He did, however, in his initial correspondence with the University of Arizona Press during the early 1970s, write of his concern with “sound scholarship” and his “desire [that] Mrs. Earp … be heard at last as the most authoritative voice to speak about her now famous husband and his time and place.”
As a novelist, Mr. Boyer might be excused for using diverse source material to create a consistent first-person voice for Josie Earp, as he acknowledges doing in his epilogue. Harder to understand is the press’s encouragement of the practice in a book they intended to offer as a memoir. “We think it is imperative that you move a little bit into the foreground by effecting a logical bit of tightening up,” wrote the editor at the time, Marshall Townsend, in a 1973 letter to Mr. Boyer. “You can project yourself into Mrs. Earp’s shoes in the matter of expression — but can make it effective because you know how to write on your own.”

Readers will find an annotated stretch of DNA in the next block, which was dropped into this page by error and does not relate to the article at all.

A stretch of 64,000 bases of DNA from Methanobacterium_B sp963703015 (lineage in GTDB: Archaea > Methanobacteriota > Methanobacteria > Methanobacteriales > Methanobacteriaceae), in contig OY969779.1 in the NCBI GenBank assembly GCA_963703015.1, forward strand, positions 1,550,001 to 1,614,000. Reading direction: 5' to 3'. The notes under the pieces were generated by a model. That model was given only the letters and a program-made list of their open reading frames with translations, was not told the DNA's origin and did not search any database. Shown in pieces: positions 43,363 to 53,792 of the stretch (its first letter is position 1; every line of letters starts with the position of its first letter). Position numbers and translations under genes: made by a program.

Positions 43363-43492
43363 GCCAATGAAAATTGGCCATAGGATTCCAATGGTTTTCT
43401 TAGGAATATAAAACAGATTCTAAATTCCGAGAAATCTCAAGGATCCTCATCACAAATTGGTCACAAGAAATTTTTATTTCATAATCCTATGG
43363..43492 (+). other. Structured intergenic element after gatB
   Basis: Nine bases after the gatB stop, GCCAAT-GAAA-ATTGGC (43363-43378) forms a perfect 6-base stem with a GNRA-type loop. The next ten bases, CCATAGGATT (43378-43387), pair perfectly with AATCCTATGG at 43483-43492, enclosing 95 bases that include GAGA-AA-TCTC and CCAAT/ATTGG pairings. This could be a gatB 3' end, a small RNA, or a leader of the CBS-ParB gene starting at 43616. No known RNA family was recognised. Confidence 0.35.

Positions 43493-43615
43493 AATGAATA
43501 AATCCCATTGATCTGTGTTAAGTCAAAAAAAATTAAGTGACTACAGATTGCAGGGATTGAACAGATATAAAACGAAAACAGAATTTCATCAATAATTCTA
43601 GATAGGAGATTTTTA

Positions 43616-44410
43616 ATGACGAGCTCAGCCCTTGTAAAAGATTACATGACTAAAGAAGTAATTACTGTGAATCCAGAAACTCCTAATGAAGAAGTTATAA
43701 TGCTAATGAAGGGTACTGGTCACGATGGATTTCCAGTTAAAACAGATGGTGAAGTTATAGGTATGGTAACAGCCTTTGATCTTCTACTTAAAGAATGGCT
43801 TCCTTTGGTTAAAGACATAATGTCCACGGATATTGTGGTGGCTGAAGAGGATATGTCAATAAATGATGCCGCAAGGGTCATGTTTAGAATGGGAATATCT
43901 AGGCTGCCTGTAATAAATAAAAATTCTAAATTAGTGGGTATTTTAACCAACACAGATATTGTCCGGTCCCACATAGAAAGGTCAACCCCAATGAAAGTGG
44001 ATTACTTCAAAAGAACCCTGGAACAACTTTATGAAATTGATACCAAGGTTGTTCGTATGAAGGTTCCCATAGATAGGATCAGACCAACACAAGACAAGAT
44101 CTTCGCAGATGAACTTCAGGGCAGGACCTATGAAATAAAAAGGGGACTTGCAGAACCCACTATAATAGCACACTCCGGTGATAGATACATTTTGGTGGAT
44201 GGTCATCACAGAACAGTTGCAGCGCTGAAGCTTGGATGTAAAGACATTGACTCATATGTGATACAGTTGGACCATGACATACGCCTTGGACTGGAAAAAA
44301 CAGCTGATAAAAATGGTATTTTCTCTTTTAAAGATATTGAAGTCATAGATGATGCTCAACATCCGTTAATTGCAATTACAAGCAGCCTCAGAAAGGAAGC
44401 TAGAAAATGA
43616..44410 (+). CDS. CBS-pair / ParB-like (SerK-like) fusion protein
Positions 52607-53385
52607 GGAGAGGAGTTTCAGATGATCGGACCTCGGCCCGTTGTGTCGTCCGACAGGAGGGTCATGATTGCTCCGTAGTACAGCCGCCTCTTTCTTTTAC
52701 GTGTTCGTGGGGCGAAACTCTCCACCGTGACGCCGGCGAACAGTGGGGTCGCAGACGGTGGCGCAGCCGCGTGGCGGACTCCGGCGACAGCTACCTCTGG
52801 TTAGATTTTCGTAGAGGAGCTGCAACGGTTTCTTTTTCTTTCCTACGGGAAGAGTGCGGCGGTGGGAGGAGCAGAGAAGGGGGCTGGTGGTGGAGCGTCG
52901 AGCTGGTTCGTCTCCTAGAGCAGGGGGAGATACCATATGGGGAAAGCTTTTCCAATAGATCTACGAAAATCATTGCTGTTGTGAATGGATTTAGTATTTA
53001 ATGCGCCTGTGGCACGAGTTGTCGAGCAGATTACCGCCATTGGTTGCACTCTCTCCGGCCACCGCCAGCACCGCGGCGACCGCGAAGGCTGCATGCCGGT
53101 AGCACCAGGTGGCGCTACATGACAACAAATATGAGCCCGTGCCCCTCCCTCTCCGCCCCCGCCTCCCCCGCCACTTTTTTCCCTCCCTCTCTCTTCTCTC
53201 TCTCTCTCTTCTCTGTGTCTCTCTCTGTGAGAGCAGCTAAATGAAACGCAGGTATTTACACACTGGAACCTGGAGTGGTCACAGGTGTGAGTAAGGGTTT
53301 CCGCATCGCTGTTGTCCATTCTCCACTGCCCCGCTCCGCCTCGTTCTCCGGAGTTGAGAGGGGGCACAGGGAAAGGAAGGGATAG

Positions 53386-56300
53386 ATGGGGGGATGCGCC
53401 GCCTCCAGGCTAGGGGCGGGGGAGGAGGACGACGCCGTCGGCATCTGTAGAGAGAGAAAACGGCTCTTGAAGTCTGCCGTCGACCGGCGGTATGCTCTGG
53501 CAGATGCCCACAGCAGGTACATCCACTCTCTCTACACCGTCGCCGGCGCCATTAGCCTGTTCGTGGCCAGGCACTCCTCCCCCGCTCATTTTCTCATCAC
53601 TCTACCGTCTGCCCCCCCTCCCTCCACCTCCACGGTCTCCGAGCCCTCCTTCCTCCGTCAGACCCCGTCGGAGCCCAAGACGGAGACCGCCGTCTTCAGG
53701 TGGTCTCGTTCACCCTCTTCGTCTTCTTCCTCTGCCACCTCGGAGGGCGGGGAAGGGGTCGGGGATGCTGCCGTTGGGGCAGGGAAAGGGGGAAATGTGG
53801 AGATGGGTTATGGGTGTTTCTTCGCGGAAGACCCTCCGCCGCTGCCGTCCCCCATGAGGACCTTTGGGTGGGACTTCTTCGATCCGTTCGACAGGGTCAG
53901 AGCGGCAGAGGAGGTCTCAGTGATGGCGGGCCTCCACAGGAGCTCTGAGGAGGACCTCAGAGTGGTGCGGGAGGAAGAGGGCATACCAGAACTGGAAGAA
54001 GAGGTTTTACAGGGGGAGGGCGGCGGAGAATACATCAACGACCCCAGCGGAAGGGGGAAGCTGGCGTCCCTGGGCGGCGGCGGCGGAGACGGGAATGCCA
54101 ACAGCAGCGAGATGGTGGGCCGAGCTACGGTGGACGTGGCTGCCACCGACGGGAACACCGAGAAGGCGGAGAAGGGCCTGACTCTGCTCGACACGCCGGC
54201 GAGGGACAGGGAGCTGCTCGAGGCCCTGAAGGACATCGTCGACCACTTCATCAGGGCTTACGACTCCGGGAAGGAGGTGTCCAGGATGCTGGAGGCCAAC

A year later, Arizona proposed that Mr. Boyer cut out large portions of the book, drastically revise the order of the story in favor of a chronological progression, and modify Josie Earp’s “colorful judgments” of her contemporaries to avoid the possibility of libel suits by their descendants. In a 1975 letter to Mr. Boyer, Mr. Townsend no longer referred to I Married Wyatt Earp as a memoir at all, but as Mr. Boyer’s “book about
Karen Thure, another editor who worked on the book, says she always harbored doubts about Mr. Boyer’s sources. “I think it’s a shame that anyone took I Married Wyatt Earp literally,” she told the weekly Phoenix New Times. “It’s somewhere between history and historical fiction.”